The goal of the program is to enrich the learning experience for students by providing real and deep business experience while increasing the survival rates of minority, women-owned, and other underserved businesses.
This course is appropriate for any students who want:
Past students have called it one of the best learning experiences. They have cited this experience as key to obtaining internships or jobs.
Your student team will be paired with underserved businesses selected by the UW Bothell BEC. The team will also be matched with a volunteer industry advisor who will provide expertise to the team throughout the assignment. Working with small businesses presents opportunity for you to approach a business holistically. You will get to know all facets of the business. Contrary to conventional wisdom, small businesses require a much higher order of problem solving. They canít afford specialists and must accomplish everything at significantly less expense than larger enterprises. From a learning perspective, complete and deep understanding of a business allows the use of more advanced and recent business theory and practices. This means you'll be working much harder than you will for the typical course. It also means that you will learn more.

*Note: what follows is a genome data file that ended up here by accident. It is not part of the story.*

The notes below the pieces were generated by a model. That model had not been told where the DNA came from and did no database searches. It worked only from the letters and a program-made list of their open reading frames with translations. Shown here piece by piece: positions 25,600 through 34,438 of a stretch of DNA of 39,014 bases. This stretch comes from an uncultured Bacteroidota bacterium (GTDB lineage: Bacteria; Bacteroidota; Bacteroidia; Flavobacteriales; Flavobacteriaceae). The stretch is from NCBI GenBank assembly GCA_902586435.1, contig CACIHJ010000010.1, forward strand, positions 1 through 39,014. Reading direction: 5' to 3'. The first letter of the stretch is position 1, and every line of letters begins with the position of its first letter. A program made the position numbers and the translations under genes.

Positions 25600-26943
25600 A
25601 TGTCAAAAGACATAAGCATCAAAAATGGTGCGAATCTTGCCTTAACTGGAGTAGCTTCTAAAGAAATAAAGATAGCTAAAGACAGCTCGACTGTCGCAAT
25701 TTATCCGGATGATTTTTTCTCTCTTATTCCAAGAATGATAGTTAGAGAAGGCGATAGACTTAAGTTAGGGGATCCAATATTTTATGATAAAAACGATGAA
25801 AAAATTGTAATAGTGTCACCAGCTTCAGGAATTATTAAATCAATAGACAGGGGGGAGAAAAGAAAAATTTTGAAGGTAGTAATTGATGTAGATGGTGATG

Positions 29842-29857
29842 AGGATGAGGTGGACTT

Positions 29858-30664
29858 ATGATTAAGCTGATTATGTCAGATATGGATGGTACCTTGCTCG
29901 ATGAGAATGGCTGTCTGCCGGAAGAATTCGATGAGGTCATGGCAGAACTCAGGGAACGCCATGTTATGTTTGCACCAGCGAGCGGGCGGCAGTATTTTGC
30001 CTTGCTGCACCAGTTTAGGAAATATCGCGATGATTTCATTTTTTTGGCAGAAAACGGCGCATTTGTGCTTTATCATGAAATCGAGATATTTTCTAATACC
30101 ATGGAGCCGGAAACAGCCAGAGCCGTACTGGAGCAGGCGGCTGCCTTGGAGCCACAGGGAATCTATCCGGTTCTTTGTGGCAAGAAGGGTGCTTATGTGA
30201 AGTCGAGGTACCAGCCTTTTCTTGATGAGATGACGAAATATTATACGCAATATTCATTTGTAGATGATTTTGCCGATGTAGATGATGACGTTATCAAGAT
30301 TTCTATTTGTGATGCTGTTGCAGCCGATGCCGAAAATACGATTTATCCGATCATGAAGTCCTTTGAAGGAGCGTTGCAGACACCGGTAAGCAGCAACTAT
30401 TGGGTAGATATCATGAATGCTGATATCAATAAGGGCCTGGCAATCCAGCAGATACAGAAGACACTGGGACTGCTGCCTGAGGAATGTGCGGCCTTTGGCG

The key to business success is the ability to implement change. In order to implement change, you need to understand organizational development, how to commandeer resources, and, most importantly of all, how to work with people. Learning in the classroom doesn't always allow for the complexity of working with people and real business opportunities but this experience does. If you succeed, this will be an accomplishment that can be shown to potential employers. You will also get more knowledge and learn more skills that are directly applicable to getting you a better job.